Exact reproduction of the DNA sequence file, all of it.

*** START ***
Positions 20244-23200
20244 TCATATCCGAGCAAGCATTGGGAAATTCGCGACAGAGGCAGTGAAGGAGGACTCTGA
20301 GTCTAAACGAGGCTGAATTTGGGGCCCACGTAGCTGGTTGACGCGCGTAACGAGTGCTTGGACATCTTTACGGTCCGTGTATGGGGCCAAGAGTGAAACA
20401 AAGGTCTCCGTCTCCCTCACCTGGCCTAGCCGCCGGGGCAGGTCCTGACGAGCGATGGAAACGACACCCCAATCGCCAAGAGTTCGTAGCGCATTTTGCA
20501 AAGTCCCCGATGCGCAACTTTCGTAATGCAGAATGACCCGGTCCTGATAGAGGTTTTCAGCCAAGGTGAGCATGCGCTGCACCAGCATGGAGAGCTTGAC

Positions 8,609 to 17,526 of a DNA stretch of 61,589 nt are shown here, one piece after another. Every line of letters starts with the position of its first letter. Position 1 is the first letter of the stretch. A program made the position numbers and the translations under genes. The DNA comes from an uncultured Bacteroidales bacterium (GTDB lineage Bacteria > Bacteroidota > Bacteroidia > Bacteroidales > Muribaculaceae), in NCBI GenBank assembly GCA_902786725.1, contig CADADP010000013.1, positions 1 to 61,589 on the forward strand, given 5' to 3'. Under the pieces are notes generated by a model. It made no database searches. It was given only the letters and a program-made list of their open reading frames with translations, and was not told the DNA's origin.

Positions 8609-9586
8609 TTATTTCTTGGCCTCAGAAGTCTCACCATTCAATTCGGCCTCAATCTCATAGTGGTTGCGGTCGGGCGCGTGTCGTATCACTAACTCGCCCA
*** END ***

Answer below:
Positions 20244-23200
20244 TCATATCCGAGCAAGCATTGGGAAATTCGCGACAGAGGCAGTGAAGGAGGACTCTGA
20301 GTCTAAACGAGGCTGAATTTGGGGCCCACGTAGCTGGTTGACGCGCGTAACGAGTGCTTGGACATCTTTACGGTCCGTGTATGGGGCCAAGAGTGAAACA
20401 AAGGTCTCCGTCTCCCTCACCTGGCCTAGCCGCCGGGGCAGGTCCTGACGAGCGATGGAAACGACACCCCAATCGCCAAGAGTTCGTAGCGCATTTTGCA
20501 AAGTCCCCGATGCGCAACTTTCGTAATGCAGAATGACCCGGTCCTGATAGAGGTTTTCAGCCAAGGTGAGCATGCGCTGCACCAGCATGGAGAGCTTGAC

Positions 8,609 to 17,526 of a DNA stretch of 61,589 nt are shown here, one piece after another. Every line of letters starts with the position of its first letter. Position 1 is the first letter of the stretch. A program made the position numbers and the translations under genes. The DNA comes from an uncultured Bacteroidales bacterium (GTDB lineage Bacteria > Bacteroidota > Bacteroidia > Bacteroidales > Muribaculaceae), in NCBI GenBank assembly GCA_902786725.1, contig CADADP010000013.1, positions 1 to 61,589 on the forward strand, given 5' to 3'. Under the pieces are notes generated by a model. It made no database searches. It was given only the letters and a program-made list of their open reading frames with translations, and was not told the DNA's origin.

Positions 8609-9586
8609 TTATTTCTTGGCCTCAGAAGTCTCACCATTCAATTCGGCCTCAATCTCATAGTGGTTGCGGTCGGGCGCGTGTCGTATCACTAACTCGCCCA